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If you’re looking to find the perfect RV with the right features, length, price, and weight, many have found that older RVs are worth buying. Once RV manufacturers catch up from the backlog, there’s speculation that they’ll continue to build certain RVs on a custom order basis like the molded fiberglass RV companies have done for decades. Used RVs get you the RV you want, when you want it, with many benefits.
To help guide your RV shopping, we’ll show you the advantages of buying an older RV, how to spot RVs that fit your RV maintenance expectations, and how to use RV depreciation to your advantage. Finally, we’ve put together a guide of general characteristics to help you find the best used RVs in every category to start your shopping adventure.
How Old is Too Old for an RV?
Some situations determine how old is too old for an RV. If the capacity to maintain the coach is beyond your time and resources, you’ll need to find one better suited to your means. Many of us would love to be one of the lucky 12 to have a 1939 GM Futurliner parked in our driveway, but very few can afford to pay over $4 million when one of them comes up for auction.
Realistically, RVs from the Antique (1910-1944) and Vintage (1945-1970) Eras take a lot of TLC. However, plenty of Classic (1971-1989), Neo-Classic (1990-2007), and Modern Era (2008-Present) motorhomes and travel trailers are still roadworthy. The blogosphere and YouTube have become excellent how-to guide resources in recent years to help you maintain and repair RVs.
A better question to ask yourself is, what are the key indicators that make an RV a bad investment for you? Here are some big repair problems most people find too financially overwhelming or make a coach beyond repair:
- Black mold infestation
- Destroyed from fire
- Holding tank corruption
- Interior/exterior vandalism
- Massive water damage
- Nonworking engine/transmission
- Severely damaged frame
- Twisted, bent, or broken chassis
The average lifespan of an RV ranges between 20-30 years. Molded fiberglass travel trailers and fifth wheels can last much longer. From 1984-1992, a subsidiary of Uhaul, Rec-Vee World, produced molded fiberglass travel trailers for the rental equipment giant. Today, people are buying and restoring them. The fiberglass shells are in excellent condition. Most of the restoration deals with replacing the features and cleaning them up.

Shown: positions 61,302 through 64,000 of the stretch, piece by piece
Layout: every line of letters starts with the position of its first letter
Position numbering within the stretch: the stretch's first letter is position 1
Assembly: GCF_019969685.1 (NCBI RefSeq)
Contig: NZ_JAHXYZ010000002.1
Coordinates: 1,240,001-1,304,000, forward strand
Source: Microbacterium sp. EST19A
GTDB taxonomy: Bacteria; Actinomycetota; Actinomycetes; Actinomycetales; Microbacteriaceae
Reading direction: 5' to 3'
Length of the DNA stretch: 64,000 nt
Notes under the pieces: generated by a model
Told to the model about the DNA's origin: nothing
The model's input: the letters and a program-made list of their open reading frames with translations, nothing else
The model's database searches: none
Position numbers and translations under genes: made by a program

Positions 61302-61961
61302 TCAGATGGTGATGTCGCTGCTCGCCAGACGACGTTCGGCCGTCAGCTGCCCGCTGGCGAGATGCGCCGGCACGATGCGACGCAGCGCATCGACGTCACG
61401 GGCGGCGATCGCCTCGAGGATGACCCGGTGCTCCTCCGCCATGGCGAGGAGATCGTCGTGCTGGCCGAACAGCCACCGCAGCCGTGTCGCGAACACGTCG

Motorhomes, like all drivable vehicles, have a recommended mileage cap. Gasser RVs will last 200,000 miles, and diesels average 300,000 miles. However, if you keep the engine maintained and tuned up, you could see those motors cruising the highway beyond those limits.
Do RVs or Campers Hold Their Value?
Like cars, RVs depreciate. New RVs lose 20% of their value once you complete the purchase process. The chart below shows the average depreciation of the major RV categories based on the NADA Guide and other reliable sources. For comparison, we’ll show you the average car depreciation.
|Category||3 Years||5 Years||10 Years|
|Class C Motorhomes||25.4%||38%||50%|
|Class A Motorhomes||30%||37%||50%|
Do RVs Have a Good Resale Value?
Some RVs have a good resale value compared to others. Age isn’t the only factor used to figure out an older RV’s actual value. Like any big purchase, there are other variables thrown into the mix.
- Brand Power: Some RV brands hold their value better based on their reputation. Manufacturers like Airstream, Coachmen, Forest River, Grand Design, and Winnebago tend to have stronger resale values.
- Damage: It’s unrealistic to find a used RV without minor scratches, but significant damage on the exterior, interior or water damage can drop an RV’s value.
- Features and Upgrades: RVs with more upgrades tend to have a lesser resale value than those with primarily standard amenities. Those that have the baseline components attract bigger audiences because they adapt better to more lifestyles.